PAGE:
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Jeff Hyrich | June 11, 2015

5 ways our portfolio differs from most global funds

September will mark my 14-year anniversary on Trimark Global Endeavour Fund. It’s a big part of my life and I am always happy to talk about the many ways the portfolio Erin Greenfield and I manage is different from other global funds on the market – and, more importantly, why the differences matter.

Here are five key ways our fund differs from most in its category.


Buy smaller, grow

Many global equity funds in the marketplace today focus on very large companies. Alternatively, we tend to focus on businesses in the mid-cap range, based on the belief that smaller companies can grow faster for longer.

I think about the investment universe as a pyramid. There are about 50,000 publicly-traded companies. The top ten global equity funds are concentrated in less than 0.5% of the market – the big-name large-caps – which amounts to roughly 275 companies.

We tend to invest in companies from the other 99.5%.

Looking back over the last 25 years, mid-cap stocks have performed 2.6 times better than large caps^.

Global mid-caps

Source: Bloomberg L.P.

Choose well, hold longer

We aim to hold companies for long periods of time. Where another global equity manager might hold a company for year, we have companies in the fund that we’ve owned for
more than a decade. Many fund managers are traders, while we prefer to pick a growing company and let it run. How can you make a lot of money when you own something for only a short time period?

Own fewer companies, gain more knowledge

Trimark Global Endeavour Fund has 31 holdings, as at March 31, 2015. Our peers average 88 stocks in their funds. We find companies we believe in and make significant investments in them. In order to do this, we need to fully understand the businesses we own. With 80-plus companies, that is impossible.

Explore global markets, diversify exposure

Trimark Global Endeavour Fund is a truly global fund. About two years ago, the Fund had 50% exposure to the U.S., but markets changed and we’ve now dropped U.S. exposure to 32% (as at April 30, 2015). While we still own quality U.S. companies, including Ross Stores, Inc. and Microsoft Corp., recently we’ve been finding our best ideas in emerging markets. The Fund now has 15% exposure to emerging regions, including South Africa and Chile. This is exposure to companies and regions you won’t find in other global funds.

Pay less, get more

The Fund trades at a 27% discount to its index, and yet we believe it’s much stronger in terms of the quality of the companies, return on equity and debt on the balance sheet. Essentially, our valuation is 27% lower, but our return on equity (ROE) is 31% higher, meaning that the percentage of company income returned to shareholders is considerably higher for the group of companies we own than it is for the Fund’s benchmark (based on average ROE for the most recent annual reporting period). Seventy per cent of the companies in the portfolio don’t have any debt and 90% of the Fund is in companies with minimal to no debt (Source: Invesco Canada).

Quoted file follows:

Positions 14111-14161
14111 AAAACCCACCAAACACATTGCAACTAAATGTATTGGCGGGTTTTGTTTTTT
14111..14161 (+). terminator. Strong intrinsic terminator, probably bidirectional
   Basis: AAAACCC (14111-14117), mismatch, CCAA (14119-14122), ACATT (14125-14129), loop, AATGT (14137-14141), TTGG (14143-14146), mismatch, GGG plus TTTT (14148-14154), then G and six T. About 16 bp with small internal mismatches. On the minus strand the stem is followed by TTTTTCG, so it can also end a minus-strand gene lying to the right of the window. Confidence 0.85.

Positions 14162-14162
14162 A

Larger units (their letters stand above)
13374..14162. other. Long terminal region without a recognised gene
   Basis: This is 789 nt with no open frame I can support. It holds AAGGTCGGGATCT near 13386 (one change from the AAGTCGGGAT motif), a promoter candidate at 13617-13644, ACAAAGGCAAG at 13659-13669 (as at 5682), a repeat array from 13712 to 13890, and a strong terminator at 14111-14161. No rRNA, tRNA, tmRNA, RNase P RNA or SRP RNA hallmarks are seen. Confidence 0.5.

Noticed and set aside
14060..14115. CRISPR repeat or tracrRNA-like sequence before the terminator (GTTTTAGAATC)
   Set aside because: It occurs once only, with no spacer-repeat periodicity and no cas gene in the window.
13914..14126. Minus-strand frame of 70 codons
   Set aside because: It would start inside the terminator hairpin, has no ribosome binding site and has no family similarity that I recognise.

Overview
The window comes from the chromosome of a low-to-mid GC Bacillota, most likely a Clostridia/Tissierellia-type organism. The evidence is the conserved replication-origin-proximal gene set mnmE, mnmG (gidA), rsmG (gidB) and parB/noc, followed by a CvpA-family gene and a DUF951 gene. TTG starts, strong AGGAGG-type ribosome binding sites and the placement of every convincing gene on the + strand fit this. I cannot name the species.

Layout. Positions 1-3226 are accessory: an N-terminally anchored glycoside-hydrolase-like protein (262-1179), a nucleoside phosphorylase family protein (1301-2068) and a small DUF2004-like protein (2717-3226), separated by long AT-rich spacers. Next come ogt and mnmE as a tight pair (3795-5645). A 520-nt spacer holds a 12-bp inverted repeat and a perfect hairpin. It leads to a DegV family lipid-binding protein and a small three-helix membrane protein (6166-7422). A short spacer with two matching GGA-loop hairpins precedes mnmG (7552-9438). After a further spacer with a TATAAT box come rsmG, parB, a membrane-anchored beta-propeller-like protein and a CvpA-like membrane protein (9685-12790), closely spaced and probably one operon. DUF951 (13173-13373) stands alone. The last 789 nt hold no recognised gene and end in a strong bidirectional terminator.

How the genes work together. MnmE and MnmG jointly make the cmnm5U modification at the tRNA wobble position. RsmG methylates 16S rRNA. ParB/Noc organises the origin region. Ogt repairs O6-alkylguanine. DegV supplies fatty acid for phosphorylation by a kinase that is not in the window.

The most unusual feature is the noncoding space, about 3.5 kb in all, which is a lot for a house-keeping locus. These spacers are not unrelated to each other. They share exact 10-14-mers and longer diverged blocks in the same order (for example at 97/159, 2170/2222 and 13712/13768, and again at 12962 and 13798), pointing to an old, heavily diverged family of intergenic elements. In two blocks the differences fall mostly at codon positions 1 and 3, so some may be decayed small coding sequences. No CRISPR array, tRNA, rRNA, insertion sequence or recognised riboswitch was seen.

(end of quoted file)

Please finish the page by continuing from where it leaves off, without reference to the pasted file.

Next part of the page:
Global mid-caps

For me, this simply means that investors get more, but pay less.

If you have any questions about the Fund or the five points I discussed above, please feel free to leave them in the comments area below.

^ Based on a comparison of the S&P 100 Index (large-caps) and the S&P 400 Index (mid-caps) for the period January 1991 to March 2015. Source: Bloomberg L.P.

Source: Morningstar Research Inc., as at March 31, 2015.
Peer data represents an average of the 10 largest funds in the Global Equity category by assets under management. The 10 largest funds in the Global Equity category as at March 31, 2015 or latest reported: TD Global Low Volatility, Mackenzie Cundill Value, Mackenzie Ivy Foreign Equity, Epoch Global Equity, EdgePoint Global Portfolio, Capital Group Global Equity – Canada, Trimark Fund, CI Cambridge Global Equity, Templeton Growth, RBC Global Dividend Growth.

Source: FactSet Research Systems Inc., as at March 31, 2015. The Fund is actively managed, portfolio characteristics are subject to change. You can not invest directly in an index.

* The premium or discount for valuation is calculated as a simple average of the premium or,
discount – of the Fund versus its benchmark – for three individual valuation measures: FY1 P/E ratio (represents the price-to-earnings ratio based on consensus forecast earnings for the next fiscal year); P/CF (price-to-cash flow); and P/S (price-to-sales). ROE represents average return on equity for the most recent annual reporting period. Debt to capital is a leverage ratio. Long-term growth represents consensus analysts expectations for estimated long-term growth rate of stocks in the fund and index.

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One response to “5 ways our portfolio differs from most global funds

  1. Jeff and Erin:

    This is an excellent and succinct explanation of the fund, its objectives and your modus operandi. It is rare that the public is given such a simple but elegant explanation. I intend to share this with my clients and colleagues.

    All the best,


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